ANKARA (Reuters) - Turkish authorities issued detention warrants for 133 people working in the finance and labor ministries, the state-run Anadolu news agency said on Thursday, as part of a widening crackdown following last year’s failed coup attempt.
The suspects were detained for allegedly using ByLock, an encrypted messaging app which the government says was used by the network of U.S.-based cleric Fethullah Gulen, blamed by Ankara of orchestrating last July’s abortive putsch.
Gulen, who has lived in self-imposed exile in Pennsylvania since 1999, denies involvement.
Anadolu said 101 of the suspects were from the finance ministry and 32 from the labor ministry. It said two of the suspects from each ministry were active workers.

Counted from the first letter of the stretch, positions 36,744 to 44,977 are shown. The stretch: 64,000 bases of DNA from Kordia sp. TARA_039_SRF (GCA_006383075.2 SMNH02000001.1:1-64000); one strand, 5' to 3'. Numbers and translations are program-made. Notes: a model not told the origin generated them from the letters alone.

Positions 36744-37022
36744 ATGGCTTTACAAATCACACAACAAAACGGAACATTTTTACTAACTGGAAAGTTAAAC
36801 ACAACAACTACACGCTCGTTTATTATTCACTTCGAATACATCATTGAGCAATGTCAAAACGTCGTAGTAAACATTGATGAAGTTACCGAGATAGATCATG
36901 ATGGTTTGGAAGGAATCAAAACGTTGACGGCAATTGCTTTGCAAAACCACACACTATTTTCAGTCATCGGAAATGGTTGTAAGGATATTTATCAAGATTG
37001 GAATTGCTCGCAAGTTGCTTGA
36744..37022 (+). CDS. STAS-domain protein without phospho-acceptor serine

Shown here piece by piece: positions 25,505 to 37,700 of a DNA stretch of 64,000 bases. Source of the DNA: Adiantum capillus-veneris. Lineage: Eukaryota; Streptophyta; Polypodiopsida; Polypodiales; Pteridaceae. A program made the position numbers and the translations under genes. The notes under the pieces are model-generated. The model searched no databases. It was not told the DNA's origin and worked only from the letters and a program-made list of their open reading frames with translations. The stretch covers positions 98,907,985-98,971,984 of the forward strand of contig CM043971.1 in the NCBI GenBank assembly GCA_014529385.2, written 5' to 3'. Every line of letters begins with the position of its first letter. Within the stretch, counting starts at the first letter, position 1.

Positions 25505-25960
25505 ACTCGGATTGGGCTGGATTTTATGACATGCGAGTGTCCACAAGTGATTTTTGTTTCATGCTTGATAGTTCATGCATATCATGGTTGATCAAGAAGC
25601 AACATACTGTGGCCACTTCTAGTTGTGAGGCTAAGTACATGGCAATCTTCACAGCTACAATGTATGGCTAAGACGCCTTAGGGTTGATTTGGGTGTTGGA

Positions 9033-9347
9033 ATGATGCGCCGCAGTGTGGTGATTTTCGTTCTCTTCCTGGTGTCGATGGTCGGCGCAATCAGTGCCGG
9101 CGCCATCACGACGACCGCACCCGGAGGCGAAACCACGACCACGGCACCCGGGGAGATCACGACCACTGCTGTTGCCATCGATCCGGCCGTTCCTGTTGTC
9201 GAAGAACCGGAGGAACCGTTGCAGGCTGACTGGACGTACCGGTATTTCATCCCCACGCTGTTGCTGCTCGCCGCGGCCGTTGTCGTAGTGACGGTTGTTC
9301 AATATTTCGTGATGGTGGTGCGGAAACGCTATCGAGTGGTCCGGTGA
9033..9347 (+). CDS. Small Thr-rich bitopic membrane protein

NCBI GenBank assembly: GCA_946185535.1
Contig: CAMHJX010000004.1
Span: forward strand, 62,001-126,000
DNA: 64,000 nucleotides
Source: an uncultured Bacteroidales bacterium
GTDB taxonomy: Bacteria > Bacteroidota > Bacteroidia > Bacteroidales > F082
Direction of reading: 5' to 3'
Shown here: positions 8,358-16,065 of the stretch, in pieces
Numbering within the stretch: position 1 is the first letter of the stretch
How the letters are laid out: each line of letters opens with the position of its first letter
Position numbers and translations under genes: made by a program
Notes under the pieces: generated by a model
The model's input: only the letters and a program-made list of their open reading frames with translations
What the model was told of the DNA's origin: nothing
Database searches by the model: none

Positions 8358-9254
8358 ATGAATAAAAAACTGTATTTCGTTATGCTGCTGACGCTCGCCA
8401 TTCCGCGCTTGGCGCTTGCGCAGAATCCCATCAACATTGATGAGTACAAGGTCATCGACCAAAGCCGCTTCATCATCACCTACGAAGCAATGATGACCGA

Since then more than 50,000 people have been jailed pending trial over links to Gulen, while 150,000 people have been sacked or suspended from jobs in the public and private sectors.
Rights groups and some of Turkey’s Western allies have voiced concern about the crackdown, fearing the government is using the coup as a pretext to quash dissent.
The government says only such a purge could neutralize the threat represented by Gulen’s network, which it says deeply infiltrated institutions such as the army, schools and courts.
Reporting by Tuvan Gumrukcu; Editing by Ece Toksabay and
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